Women Behind The Seams: Meet Luina

Welcome to the second video in our series "Women Behind the Seams", where we delve deeper into the inner workings of Bastet Noir and shine a light onto our brightest stars - our women single parents & women micro entrepreneur seamstresses.

Through this series, we want to share Bastet Noir's story in a way that's more tangible and relatable than just words on a website, because we #giveadamn.
If videos are not your thing, scroll down to read our interview with Luina ;)

Let's get to know each other! Tell us a little bit about yourself?

My name is Luina Paneva, firstly, a math professor which is still my main occupation. And sewing was a hobby at first, as I was not able to go to school specifically for that, but because it was my first love from just a hobby, it turned into a larger business.


When and why did you start working as a seamstress?

I started sewing for myself and that was when I was 17 and still in high school. If you want to know why, it's because the seamstress that was supposed to sew for me ditched me and I really wanted to wear something new as I had an event to attend and I bought the sewing magazine Karina, I didn't even know how to make a pattern, I had no clue, I only knew how to sew by hand. A friend showed me how to make a pattern. I finally made patterns, cut out some fabrics, made some mistakes, and both of us made a skirt and a shirt by hand in two days, and I was ecstatic. I think that's what got me hooked, made me more interested in sewing. And after that, I never went to a seamstress ever again. I started sewing for myself, I started buying books and magazines, everything that existed, every add-on from magazine Burda. One by one, sometimes I copied designs from confections, to see how they were made, the work process… I mean, I didn't copy, just observed and I retained the knowledge. I didn't even have a sewing machine so for a year I sewed by hand or used other's sewing machines to learn.After a year, I bought one and since then, since being 18 I haven't stopped. And now I'm 61.


What made you want to become a woman entrepreneur?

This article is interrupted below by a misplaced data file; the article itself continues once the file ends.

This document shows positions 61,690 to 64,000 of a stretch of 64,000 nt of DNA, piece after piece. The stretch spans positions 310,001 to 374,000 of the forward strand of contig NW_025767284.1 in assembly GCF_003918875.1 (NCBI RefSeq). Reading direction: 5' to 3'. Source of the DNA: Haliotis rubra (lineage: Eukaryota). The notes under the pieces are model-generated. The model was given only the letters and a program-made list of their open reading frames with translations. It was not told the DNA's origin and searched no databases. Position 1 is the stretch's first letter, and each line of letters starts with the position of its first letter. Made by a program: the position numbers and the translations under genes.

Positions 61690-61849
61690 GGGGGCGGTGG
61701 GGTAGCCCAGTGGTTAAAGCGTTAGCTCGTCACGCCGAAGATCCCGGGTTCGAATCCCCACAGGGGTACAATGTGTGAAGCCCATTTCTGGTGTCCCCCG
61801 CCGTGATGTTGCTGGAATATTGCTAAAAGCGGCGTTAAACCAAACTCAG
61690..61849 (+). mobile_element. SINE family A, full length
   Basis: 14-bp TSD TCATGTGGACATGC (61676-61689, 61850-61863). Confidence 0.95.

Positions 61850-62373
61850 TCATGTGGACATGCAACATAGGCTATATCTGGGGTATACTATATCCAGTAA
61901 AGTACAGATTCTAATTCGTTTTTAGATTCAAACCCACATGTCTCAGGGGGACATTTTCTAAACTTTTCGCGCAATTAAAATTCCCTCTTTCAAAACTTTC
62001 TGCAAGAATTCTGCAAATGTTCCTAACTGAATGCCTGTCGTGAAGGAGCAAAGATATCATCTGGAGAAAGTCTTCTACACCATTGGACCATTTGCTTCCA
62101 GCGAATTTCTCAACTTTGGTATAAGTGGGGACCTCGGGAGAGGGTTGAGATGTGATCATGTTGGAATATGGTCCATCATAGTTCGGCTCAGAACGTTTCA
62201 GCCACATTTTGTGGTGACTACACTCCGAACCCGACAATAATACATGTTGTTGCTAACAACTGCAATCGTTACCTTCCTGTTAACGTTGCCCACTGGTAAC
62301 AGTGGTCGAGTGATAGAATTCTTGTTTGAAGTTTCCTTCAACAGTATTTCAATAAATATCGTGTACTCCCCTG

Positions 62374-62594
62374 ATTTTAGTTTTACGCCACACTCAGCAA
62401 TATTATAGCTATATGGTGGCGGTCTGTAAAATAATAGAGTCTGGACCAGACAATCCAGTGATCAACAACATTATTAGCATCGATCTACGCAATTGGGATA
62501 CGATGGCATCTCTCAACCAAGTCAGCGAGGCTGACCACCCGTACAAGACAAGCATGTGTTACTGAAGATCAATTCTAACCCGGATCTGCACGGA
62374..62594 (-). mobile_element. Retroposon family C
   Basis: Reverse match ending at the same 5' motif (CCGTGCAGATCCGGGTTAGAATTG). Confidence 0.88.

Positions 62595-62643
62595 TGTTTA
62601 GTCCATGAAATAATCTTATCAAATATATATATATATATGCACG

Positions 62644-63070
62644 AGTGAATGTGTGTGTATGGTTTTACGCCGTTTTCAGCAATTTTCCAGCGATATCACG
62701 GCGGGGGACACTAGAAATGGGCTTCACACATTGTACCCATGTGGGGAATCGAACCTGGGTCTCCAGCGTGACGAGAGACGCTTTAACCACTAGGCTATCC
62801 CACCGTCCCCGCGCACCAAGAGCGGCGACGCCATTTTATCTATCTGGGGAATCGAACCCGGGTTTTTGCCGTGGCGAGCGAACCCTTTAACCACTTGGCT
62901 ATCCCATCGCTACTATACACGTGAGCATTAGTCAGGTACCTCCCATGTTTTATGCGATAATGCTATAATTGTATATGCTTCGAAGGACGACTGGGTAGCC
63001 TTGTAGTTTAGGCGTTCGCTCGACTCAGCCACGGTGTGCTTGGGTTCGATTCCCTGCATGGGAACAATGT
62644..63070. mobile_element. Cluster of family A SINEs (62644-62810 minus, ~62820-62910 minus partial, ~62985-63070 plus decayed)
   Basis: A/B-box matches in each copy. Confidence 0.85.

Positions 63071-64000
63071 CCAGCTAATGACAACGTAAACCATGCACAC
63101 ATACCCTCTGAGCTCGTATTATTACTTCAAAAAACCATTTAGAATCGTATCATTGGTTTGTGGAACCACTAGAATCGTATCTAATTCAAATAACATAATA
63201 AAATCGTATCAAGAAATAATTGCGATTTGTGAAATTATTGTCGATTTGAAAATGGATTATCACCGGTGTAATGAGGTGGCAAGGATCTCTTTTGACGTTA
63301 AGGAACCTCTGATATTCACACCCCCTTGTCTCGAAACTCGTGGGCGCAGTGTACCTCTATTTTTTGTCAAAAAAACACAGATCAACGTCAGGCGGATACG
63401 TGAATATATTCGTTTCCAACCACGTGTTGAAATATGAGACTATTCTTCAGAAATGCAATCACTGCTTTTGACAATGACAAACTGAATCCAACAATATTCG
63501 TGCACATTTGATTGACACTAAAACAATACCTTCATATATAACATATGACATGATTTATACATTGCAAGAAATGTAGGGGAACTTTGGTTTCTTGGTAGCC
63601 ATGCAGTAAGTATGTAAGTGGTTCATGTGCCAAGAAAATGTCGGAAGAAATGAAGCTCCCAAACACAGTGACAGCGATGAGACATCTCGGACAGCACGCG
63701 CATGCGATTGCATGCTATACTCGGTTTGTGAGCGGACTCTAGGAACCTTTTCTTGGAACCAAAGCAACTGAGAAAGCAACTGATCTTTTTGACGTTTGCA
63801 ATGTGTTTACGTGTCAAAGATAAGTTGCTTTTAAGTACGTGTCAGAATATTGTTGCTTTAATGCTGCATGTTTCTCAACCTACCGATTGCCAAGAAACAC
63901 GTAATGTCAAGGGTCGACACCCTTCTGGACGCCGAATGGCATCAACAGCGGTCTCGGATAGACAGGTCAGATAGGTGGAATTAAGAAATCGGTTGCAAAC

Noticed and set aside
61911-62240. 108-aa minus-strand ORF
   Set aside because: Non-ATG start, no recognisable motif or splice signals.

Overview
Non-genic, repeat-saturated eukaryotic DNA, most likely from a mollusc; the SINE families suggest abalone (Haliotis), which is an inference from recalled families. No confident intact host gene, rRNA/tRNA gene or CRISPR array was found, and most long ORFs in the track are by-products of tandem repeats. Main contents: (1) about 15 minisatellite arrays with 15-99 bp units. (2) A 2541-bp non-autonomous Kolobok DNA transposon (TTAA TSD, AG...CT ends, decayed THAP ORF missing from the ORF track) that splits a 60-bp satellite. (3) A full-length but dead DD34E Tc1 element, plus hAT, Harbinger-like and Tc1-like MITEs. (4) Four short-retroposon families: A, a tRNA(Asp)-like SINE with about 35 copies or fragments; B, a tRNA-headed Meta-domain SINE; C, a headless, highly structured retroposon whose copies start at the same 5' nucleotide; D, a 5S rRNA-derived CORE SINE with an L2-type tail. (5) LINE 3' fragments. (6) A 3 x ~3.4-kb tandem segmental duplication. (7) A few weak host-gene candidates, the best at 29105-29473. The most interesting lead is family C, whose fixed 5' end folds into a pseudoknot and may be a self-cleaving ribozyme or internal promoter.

Well, I first started sewing for myself, for my family, I learned how to sew pants on my brother and he kept finding faults, same with my mother. And when my relatives found out I started sewing for them and I became more skilled. And after around 5 to 7 years, I guess it was an idea from one of my aunts: "If you're working like this, why don't you start charging?" So that's how I started, at home. I had little children, and customers started coming to my home. After 10 to 12 years when my children had grown up and work started piling up, i.e. word got around, there was an occasion where in two months I had to deliver three wedding dresses. And I think that was the moment that made me want to move my work. Plus, my daughter was old enough to help me with work.


What's your favorite part of the creation process?

I love tailoring unusual designs. I think it's what I love doing the most. Not that the sewing process is not my favorite, but at least for right now. In the beginning, I preferred sewing and getting the final product. And now, I guess with experience and years of work, I find myself in creation, because a while ago, around 6 years or so, I found myself teaching tailoring for adults and anyone who wants to learn. We held training and that and that drew me more, teaching theory of tailoring. So currently that's my most favorite. I feel my best in that moment, when something new needs to be designed.

What are some challenges you face as a woman entrepreneur?

Well, when you start working in this industry, and I'm not sure if this is applied only to us women, but I think so,we dedicate more time to the work itself, and somehow we don't have many conditions to show ourselves in the best light or to promote ourselves… we're not tied to our workplace, but things need to get done. And in general, women are the ones that do all the sewing, and I think that with male entrepreneurs it's all about hustle, they do the supply part and think it all falls onto them and the women are the ones that do the labour (sewing). So for us, we're two girls, and we spend our time sewing.

What's it like working with Bastet Noir?

They have their own tempo that... (pushes you). It makes you work faster than before. And we discovered, with them as an example, that someone from here (Macedonia) does business worldwide. I thought that our little country is all we've got. That everyone who works here sells here. I am pleasantly surprised, as they are young.
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